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The planter looked raggedy.

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every tulip nipped by deer

I am beginning to wonder if any place in Long Beach is safe for tulips.  I just hope they don’t take a liking to the tulips in the welcome sign garden.

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container outside the Adrift meeting room (Allan’s photo)

People Power ACLU meeting

Today’s ACLU  meeting was one of 2000 simultaneous watching parties across the country, with 200,000 people signed up to attend a broadcast of the actual live meeting in Florida.  We had 22 in attendance, one all the way from Westport.  We all appreciate Adrift Hotel providing the meeting room for free.

Since the election, membership in the ACLU has swelled from 400,000 to 1.2 million members (including me).

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sign in and cookies

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Resistance Training on the big screen

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discussion time afterward (A few folks had departed.)

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It saddened me to hear, again, that there have been immigration raids on at least five local families, with fathers taken away.  These are men who are known to be hardworking good folk, certainly not the stereotypical “criminal”. It is difficult and can take years to become documented, especially for folks from Mexico and Central America; it is not a matter of laziness or wanting to be “illegal”. (By the way, it is considered much kinder to refer to someone as “undocumented” rather than “illegal”.)  Many folks in the room had grandparents who were immigrants, in one case, by illegally stowing away on a ship.  Mine on my mother’s side were immigrants (and invaders)…of the Mayflower type.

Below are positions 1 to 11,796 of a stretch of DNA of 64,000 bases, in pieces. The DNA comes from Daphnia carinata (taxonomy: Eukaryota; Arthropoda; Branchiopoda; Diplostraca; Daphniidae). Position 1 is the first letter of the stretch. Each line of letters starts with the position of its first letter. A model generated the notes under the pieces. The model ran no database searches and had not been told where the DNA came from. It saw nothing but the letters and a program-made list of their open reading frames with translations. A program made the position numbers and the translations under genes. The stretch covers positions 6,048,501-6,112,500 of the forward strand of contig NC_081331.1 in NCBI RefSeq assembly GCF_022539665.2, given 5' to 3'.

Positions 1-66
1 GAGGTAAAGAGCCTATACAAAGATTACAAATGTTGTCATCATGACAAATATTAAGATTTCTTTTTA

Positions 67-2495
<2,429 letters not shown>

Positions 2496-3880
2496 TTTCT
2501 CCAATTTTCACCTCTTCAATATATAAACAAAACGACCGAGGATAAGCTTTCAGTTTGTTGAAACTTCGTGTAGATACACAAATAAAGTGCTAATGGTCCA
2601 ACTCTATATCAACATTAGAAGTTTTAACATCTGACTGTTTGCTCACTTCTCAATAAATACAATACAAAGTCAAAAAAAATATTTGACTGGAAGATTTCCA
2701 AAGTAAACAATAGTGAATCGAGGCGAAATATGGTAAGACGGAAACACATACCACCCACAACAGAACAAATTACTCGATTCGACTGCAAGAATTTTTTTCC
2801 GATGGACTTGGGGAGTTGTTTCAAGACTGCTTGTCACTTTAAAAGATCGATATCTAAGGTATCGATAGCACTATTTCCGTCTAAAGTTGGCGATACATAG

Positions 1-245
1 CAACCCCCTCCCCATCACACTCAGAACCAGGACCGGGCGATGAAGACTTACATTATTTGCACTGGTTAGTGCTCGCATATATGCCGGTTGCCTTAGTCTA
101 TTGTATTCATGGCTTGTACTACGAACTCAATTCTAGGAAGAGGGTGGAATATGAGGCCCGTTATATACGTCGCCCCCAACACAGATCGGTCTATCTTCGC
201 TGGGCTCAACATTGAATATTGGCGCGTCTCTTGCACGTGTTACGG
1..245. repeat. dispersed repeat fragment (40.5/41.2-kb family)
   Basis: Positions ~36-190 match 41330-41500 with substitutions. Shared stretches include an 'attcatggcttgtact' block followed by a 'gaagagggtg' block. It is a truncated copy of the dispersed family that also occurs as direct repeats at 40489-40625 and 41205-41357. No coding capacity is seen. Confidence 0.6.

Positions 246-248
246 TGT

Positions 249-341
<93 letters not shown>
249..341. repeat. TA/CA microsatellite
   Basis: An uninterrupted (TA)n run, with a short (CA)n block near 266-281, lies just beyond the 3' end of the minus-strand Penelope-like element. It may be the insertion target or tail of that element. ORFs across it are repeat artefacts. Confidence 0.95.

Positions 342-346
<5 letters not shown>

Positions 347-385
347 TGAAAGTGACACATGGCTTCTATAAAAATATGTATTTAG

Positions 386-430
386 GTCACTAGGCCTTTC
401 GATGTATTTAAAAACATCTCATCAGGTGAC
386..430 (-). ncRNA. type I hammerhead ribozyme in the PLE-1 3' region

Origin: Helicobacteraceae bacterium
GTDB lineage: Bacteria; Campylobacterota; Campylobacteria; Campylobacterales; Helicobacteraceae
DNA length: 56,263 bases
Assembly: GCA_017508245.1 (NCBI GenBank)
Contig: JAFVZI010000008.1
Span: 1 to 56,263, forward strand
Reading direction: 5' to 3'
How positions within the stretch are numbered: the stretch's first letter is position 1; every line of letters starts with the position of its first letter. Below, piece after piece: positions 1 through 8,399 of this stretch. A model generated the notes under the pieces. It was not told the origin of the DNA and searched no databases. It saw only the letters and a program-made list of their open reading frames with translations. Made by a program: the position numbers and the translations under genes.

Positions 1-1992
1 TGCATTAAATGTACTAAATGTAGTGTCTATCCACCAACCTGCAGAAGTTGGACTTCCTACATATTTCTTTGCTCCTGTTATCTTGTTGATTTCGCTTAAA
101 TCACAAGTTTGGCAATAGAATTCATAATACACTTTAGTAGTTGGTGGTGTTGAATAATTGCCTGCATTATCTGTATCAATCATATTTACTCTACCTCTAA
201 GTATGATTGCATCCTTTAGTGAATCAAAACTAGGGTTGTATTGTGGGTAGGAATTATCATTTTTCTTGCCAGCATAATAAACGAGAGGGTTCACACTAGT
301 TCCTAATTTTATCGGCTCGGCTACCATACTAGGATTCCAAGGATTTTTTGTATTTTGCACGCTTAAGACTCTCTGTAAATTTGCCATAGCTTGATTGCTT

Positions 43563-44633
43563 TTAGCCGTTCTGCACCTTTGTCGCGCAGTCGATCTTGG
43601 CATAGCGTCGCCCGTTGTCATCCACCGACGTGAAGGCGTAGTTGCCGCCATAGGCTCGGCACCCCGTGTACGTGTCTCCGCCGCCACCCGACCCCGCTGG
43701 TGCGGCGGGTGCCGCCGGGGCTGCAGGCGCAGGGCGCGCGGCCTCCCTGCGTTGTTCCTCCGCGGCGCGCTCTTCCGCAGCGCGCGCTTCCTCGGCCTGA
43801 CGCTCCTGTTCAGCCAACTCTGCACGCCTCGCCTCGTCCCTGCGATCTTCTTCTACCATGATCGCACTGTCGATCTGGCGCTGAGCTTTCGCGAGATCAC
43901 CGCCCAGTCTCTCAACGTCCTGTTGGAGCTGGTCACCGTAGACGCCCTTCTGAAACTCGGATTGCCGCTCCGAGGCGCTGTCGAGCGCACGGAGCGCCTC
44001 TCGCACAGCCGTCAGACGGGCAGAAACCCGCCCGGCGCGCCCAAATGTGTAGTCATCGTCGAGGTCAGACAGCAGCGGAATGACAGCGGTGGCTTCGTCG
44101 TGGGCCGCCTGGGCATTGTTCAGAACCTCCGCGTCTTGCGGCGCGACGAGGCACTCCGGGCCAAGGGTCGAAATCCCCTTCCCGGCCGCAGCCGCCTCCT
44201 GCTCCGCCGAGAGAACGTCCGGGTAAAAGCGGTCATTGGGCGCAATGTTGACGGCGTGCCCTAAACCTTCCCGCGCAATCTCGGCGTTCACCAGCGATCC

If you would like to watch the presentation that we saw today, it is said to soon be available for viewing right here.

“Even when we lose we must not despair, for there is dignity in entering this battle”, said ACLU executive director Anthony Romero.

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“As DT is going about his amendments of hate, we need to live our love”, said Faiz Shakir, ACLU political director.

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Allan’s photo

We heard three other speakers as well, Louise Melling (deputy legal director), Andre Segura (an ACLU attorney), and Padma Lakshmi, a star of Top Chef,whose mother was an immigrant and who said “I want my daughter to live in a country of compassion, not fear.”

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I fell in love with audience member Daisy. (Allan’s photo)

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so soft

This is all going to lead to a whole ‘nother set of meetings, all with a productive and well informed agenda.

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the beachy view from our meeting room

at home

By the time we got home, we had an hour and a half of daylight and a cessation of rain and wind.  Some front garden clean up was suddenly possible.

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before

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Skooter inspects, 20 minutes later.

That was a favourite sit spot for Skooter.  He may have liked it better before.